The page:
Kristol continued: “Jeffords' defection could also provide a useful splash of cold water for cocky Republicans intoxicated by being back in power but (heretofore) blind to the precariousness of their hold on power.”

These remarks reflect the concerns within ruling circles that underlie Jeffords' action. An astute bourgeois politician with 14 years in the House of Representatives and 12 years in the Senate, Jeffords would not make such a radical move unless he was acting in response to serious misgivings in high places over the trajectory and competency of the Bush administration.

The ham-fisted manner in which Bush sought to deal with Republican dissidents like Jeffords is indicative of the administration's approach to the most complex and potentially explosive questions, both at home and abroad. This is a government that proceeds, blindly and recklessly, as though it could solve all problems through the use of intimidation and brute force. It is all but oblivious to the profound social and political contradictions of both American life and international affairs, and the dangers that flow from its own policies.

On the international front, in the space of four months Bush has succeeded in poisoning relations with China and Russia, humiliating South Korea and alarming North Korea, and alienating Washington's allies in Europe and Japan. By giving barely concealed support to Sharon's policies of military aggression and provocation, he has brought the Middle East to the point of all-out war, undermining the bourgeois Arab regimes and shattering the longer-term stability of Israel itself.

Domestically, Bush's policy of tax reductions for the rich, cuts in social programs and the elimination of regulations on business is creating the conditions for economic shocks and social upheavals.

The Bush administration and the forces that dominate the Republican Party reflect the most backward and short-sighted sections of American business. There are, however, other factions within the ruling class that are more cognizant of the explosive contradictions that lie just below the surface of American life. They would welcome a move to bring the Democrats into a position of greater authority, as a means of providing greater stability and a more considered approach to the defense of American corporate interests.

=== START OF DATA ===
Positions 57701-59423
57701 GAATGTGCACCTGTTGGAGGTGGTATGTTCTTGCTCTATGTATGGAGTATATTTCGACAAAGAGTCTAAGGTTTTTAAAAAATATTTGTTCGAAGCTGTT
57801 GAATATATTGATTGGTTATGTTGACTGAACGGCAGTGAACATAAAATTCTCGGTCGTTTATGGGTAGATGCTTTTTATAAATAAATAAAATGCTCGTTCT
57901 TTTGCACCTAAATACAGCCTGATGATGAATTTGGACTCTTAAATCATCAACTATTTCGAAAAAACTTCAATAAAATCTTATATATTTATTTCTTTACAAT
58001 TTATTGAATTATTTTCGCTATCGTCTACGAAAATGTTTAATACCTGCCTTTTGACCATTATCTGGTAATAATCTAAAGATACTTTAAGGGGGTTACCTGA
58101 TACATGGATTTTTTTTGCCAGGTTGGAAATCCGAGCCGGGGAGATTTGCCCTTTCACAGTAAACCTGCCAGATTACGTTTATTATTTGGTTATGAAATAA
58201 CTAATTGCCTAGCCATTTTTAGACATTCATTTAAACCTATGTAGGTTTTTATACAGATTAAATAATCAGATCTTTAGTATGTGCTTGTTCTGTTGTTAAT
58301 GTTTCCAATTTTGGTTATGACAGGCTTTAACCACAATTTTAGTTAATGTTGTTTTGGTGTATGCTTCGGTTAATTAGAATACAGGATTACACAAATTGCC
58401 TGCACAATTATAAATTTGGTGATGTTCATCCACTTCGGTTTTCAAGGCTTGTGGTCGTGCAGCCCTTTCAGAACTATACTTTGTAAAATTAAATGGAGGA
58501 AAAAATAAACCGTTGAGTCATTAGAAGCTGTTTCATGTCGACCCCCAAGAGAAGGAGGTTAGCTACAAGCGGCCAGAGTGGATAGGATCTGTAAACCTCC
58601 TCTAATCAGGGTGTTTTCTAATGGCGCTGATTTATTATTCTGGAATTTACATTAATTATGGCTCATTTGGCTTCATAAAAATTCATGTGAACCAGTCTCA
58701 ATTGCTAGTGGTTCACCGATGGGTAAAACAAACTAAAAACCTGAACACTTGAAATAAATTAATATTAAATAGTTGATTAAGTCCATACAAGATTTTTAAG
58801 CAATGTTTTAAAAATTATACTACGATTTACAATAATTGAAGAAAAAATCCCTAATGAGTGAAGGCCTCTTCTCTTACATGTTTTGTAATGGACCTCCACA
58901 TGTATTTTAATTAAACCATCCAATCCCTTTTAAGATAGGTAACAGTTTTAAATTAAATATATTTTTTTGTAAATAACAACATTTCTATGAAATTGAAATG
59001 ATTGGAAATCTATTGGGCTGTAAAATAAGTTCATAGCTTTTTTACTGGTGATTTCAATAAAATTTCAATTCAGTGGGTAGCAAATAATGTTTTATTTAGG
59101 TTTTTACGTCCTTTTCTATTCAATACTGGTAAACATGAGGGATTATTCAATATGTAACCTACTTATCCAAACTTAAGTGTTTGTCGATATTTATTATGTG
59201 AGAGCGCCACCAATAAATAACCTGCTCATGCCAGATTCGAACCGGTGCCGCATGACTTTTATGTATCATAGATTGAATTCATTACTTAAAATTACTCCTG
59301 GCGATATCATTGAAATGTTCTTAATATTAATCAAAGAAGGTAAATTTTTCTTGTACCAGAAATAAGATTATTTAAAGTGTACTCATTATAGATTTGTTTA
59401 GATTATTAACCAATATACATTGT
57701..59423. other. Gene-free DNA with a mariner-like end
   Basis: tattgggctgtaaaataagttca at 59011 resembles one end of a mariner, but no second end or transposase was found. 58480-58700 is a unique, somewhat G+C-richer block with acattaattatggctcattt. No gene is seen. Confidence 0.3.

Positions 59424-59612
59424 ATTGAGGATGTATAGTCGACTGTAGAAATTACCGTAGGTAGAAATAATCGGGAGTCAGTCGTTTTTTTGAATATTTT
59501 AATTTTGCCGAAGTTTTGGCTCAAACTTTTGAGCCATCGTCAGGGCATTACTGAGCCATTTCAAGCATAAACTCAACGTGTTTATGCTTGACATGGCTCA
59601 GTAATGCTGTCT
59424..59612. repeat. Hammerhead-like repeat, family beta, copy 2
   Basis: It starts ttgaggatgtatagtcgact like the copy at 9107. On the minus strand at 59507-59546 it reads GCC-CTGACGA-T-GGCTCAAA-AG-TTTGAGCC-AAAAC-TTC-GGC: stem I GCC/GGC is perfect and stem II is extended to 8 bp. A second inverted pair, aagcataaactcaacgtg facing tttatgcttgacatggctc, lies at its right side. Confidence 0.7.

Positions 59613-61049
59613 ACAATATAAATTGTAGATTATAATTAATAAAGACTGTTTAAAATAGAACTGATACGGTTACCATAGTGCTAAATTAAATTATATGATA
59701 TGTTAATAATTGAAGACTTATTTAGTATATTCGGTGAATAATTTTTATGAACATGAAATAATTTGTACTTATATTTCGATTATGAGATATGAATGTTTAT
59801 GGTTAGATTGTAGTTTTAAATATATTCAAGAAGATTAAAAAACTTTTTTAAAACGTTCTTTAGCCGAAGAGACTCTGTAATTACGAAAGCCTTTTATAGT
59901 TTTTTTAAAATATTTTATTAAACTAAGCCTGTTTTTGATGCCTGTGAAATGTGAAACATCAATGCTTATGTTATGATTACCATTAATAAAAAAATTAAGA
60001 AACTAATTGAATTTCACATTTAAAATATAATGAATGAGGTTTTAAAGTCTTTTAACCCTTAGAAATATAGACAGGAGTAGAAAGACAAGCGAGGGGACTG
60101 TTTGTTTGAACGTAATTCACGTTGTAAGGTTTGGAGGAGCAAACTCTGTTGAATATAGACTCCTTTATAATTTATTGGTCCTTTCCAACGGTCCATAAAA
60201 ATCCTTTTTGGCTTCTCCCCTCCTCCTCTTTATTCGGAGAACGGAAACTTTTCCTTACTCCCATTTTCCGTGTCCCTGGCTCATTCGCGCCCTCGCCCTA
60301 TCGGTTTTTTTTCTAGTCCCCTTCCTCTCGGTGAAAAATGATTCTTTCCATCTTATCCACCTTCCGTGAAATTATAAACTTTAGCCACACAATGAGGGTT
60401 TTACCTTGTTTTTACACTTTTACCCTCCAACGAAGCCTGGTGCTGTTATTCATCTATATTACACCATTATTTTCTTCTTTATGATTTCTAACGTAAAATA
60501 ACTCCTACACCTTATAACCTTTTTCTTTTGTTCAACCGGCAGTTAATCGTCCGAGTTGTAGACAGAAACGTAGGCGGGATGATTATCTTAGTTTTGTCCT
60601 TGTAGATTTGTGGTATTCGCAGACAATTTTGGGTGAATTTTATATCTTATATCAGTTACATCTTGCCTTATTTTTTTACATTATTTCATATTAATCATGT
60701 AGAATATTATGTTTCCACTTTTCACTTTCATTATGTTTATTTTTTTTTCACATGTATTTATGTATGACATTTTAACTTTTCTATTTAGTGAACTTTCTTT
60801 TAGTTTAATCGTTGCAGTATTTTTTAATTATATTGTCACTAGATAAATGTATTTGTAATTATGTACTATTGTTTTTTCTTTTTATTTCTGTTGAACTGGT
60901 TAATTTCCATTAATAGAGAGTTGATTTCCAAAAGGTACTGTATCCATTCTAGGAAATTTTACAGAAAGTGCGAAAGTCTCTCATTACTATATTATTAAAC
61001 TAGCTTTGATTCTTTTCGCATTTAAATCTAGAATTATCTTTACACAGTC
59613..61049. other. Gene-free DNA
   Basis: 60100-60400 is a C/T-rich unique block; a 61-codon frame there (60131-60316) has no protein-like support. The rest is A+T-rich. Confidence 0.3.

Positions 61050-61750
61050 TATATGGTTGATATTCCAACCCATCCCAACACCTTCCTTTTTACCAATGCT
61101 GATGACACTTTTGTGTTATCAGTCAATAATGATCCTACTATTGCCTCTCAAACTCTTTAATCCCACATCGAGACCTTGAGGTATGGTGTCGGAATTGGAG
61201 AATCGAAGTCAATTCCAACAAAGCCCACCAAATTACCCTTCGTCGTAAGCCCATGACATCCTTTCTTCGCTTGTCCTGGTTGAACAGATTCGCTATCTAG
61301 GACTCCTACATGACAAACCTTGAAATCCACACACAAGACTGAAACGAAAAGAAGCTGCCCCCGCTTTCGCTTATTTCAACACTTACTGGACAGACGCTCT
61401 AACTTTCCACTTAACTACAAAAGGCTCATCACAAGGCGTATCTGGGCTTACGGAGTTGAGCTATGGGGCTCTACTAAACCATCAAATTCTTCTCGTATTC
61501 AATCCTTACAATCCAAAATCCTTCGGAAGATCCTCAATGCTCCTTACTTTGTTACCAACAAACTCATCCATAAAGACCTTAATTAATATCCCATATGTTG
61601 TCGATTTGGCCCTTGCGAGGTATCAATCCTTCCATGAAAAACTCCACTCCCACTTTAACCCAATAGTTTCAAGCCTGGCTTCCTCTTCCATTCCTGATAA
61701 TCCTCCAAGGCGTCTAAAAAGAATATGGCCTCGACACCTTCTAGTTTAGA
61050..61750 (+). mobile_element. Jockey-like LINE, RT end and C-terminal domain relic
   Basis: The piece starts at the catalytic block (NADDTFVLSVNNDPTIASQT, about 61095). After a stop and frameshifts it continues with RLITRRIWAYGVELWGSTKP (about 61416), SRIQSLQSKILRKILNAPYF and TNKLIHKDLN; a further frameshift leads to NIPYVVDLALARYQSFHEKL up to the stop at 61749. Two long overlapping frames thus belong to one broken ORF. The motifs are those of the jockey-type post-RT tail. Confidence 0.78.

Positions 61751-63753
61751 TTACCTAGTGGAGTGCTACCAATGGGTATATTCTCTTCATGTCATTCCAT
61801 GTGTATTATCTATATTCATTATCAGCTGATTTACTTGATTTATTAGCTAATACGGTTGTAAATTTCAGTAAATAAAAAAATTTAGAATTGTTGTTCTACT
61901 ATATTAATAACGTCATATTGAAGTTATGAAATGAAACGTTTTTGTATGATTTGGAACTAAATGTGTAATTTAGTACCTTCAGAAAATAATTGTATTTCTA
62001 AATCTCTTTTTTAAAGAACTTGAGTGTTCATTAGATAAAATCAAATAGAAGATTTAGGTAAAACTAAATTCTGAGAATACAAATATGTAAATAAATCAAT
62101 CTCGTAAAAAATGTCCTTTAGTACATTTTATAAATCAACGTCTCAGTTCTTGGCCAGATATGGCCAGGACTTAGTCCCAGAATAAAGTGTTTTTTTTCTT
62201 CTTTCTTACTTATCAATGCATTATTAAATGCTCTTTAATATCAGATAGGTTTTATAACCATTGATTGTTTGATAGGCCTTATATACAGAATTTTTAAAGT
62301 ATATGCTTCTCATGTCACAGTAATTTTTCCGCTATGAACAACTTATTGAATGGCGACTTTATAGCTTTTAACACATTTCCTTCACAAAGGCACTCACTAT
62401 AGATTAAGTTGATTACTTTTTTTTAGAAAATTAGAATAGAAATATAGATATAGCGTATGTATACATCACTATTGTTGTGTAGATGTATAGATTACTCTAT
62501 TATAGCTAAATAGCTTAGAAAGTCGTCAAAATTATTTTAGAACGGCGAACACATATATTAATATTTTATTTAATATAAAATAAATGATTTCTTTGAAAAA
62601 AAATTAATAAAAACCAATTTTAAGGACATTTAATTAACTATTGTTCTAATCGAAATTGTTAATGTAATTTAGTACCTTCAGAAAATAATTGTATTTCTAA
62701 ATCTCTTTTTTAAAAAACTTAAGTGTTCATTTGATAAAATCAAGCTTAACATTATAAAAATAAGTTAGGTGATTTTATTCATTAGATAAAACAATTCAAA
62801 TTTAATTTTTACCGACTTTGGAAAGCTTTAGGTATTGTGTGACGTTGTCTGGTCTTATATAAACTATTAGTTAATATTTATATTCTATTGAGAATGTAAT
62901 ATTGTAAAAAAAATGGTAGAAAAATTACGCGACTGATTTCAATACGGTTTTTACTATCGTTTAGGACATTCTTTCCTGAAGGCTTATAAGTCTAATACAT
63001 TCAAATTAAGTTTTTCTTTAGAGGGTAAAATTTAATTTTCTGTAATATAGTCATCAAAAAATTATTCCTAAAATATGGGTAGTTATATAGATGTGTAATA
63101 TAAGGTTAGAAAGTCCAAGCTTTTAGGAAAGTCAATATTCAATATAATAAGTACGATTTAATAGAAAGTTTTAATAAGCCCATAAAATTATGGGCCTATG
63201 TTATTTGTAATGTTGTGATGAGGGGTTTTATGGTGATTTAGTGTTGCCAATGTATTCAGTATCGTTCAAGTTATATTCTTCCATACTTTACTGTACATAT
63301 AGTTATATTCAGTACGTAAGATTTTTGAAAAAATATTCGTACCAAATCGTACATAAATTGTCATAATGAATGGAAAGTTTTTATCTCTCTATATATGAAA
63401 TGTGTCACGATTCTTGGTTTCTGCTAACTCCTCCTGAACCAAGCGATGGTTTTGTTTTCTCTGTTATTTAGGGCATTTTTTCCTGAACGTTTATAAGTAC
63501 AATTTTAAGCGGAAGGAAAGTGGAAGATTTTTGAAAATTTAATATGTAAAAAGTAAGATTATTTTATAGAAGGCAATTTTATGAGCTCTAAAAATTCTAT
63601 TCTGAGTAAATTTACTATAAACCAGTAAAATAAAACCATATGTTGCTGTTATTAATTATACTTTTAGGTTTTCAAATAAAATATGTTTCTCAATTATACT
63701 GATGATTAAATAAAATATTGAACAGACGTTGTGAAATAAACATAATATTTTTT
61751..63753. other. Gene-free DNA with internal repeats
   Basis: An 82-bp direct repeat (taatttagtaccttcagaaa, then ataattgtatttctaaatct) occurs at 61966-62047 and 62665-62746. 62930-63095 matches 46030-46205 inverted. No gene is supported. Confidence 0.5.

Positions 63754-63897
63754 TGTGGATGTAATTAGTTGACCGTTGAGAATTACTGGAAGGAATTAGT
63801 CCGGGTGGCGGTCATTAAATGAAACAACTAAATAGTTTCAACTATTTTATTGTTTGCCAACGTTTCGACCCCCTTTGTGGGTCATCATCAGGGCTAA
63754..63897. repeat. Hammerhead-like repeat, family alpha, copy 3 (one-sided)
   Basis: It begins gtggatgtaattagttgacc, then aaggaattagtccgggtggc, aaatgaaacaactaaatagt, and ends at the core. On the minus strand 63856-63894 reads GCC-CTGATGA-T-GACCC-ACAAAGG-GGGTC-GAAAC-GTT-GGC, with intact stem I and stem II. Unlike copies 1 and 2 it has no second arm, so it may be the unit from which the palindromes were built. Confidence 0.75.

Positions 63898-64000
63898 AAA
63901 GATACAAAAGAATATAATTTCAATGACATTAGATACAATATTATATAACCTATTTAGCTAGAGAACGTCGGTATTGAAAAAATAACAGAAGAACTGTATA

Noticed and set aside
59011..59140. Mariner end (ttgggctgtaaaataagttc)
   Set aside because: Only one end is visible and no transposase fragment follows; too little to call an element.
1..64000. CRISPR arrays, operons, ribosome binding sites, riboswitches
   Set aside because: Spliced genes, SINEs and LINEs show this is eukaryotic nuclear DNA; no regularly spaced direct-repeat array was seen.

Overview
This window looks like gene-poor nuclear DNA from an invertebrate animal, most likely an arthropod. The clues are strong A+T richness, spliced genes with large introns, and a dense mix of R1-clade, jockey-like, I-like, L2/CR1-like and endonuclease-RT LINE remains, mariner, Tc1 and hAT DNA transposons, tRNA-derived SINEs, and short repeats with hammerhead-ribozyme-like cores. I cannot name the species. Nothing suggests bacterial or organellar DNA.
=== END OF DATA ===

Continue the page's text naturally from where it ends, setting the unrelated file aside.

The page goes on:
The Democratic leadership has made clear its willingness to play such a role. Given the tissue thin majority of the Republicans in the House of Representatives, and the 50-50 split in the Senate, the Democrats have had the parliamentary means to stymie Bush's agenda from the outset. This would, however, require a determined struggle, relying on Senate filibusters and similar tactics. As a party, the Democrats have neither the political cohesion nor the desire to conduct such a struggle. In fact, Jeffords' attack on the policies of the Bush administration was far more forthright than anything that has come from the Democrats.

Now that the Democrats will have a functioning majority in the Senate, they will theoretically be in a much stronger position to oppose the administration's policies. The party that controls the Senate committees can bottle up virtually any measure proposed by the White House, and the Senate majority leader sets the chamber's agenda and timetable.

But those who believe Democratic control of the Senate will significantly alter the trajectory of the government are in for an unpleasant surprise. The Democrats will, in one way or another, ensure that the bulk of Bush's agenda is enacted, including the appointment of more right-wingers to the federal courts.

Daschle set the tone on Thursday, declaring he was committed to work with Bush in a spirit of “principled compromise.”

To underscore the Democrats' compliance, Daschle and the ranking Democrat on the Senate Judiciary Committee, Patrick Leahy of Vermont, instructed their fellow Democrats to allow the Republicans to bring to an immediate vote the contested nomination of anti-Clinton conspirator Theodore Olson, Bush's choice for the post of solicitor general.

Olson, a right-wing lawyer and central figure in the Republican dirty tricks campaign that culminated in the impeachment of Clinton, was caught giving false testimony during his confirmation hearing last month. Had the Democrats even threatened a filibuster, Olson's nomination would have been all but dead. Instead, as a peace offering to Bush and the Republicans, the Democrats allowed the vote to go forward and even supplied two of their own votes to put Olson over the top.